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THEOLOGY

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SOCI 292: Cultural Anthropology An introduction to anthropological descriptions and explanations of the highly diverse ways of life created by people living in different times and places. 3 credits SOCI 293: Physical Anthropology An introduction to physical anthropology, its history,methods, theories, and selected practical applications, including forensic anthropology. Topics include: the social history and application of physical anthropology, race and human variation, primatology, and hominid evolution. 3 credits SOCI 351: Statistics for the Social Sciences This course is an introduction to the fundamentals of applied statistics. Students will learn basic descriptive and inferential methods for univariate, bivariate, and multivariate analyses. Emphasis is placed on practical applications of statistical methods. Critical evaluation of each application is an important element of the process. Instruction in the use of statistical software is provided. 3 credits, Fall, Spring SOCI 352: Methods of Social Research Practical guidance in the design of both quantitative and qualitative research. Topics include theory and research design, conceptualization, measurement, data construction and analysis, and the ethics of social research. Prerequisite: SOCI 351 3 credits SOCI 390-394: Supervised Readings and Special Topics in Sociology SOCI 395-399: Independent Study

3 credits 1-3 credits

Theology JAMES MENKHAUS, Ph.D. Chairperson FACULTY: Professors: Michael E. DeSanctis, Terry Giles, Patrick F. O’Connell, Suzanne Richard. Assistant Professors: Eric Dart, James Menkhaus, Rev. Casimir Wozniak. Adjunct: Rev. Jason Glover, Caleb Gundlach, Gary Harbaugh, Robert Nicastro, Rev. Nicholas Rouch, Sister Charlotte Anne Zalot O.S.B. Vision The Theology Department is a community of faculty and students engaged: in the interpretation and articulation of the Christian faith; in the understanding of religious experience; and in the search for the truth about God and the human family. Mission The faculty of the Theology Department will: successfully introduce students to theological reflection, Christian morality, and the Bible; enable students to understand their role as ethical agents of change in the world; and engage in academic research. Department Outcomes • Students articulate major concepts within the Judeo-Christian tradition. • Students apply Catholic moral teaching to contemporary issues. • Students apply Catholic teaching on ecumenism and/or interreligious dialogue to global religious traditions. • Students apply theological method and Christian experience in the process of independent research. Curriculum The Theology Department supports the mission of Gannon University and its commitment to the Catholic Intellectual Tradition. As a defining aspect of the intellectual life and student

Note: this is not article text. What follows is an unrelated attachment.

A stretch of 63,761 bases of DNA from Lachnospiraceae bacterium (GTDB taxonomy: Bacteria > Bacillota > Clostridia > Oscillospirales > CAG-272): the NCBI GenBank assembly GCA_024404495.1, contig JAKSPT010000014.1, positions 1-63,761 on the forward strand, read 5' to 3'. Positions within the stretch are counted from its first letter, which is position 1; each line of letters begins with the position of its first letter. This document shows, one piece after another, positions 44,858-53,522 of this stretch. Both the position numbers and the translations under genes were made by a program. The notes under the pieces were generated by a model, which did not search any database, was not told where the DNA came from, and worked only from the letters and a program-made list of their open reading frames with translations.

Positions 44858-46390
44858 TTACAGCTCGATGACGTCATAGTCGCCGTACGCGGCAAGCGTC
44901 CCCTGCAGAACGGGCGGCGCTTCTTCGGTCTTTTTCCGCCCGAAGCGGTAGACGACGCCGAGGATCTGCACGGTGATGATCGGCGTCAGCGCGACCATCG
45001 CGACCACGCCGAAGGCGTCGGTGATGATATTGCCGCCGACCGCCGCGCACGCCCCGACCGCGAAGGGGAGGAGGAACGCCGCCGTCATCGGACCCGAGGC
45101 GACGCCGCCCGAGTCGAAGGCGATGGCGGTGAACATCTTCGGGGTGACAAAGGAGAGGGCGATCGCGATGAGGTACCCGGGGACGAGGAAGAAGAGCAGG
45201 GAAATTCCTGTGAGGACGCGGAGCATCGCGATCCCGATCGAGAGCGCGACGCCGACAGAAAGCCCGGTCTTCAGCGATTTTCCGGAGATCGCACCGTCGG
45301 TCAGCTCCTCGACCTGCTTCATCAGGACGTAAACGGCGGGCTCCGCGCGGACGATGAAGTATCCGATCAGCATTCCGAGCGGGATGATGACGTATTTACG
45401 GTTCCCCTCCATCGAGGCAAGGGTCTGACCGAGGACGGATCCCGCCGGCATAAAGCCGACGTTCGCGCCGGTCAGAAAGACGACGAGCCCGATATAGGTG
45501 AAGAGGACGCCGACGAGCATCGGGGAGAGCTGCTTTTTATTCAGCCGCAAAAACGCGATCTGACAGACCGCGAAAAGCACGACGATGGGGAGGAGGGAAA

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Gannon Undergraduate Catalog 2018-2019  

Gannon Undergraduate Catalog 2018-2019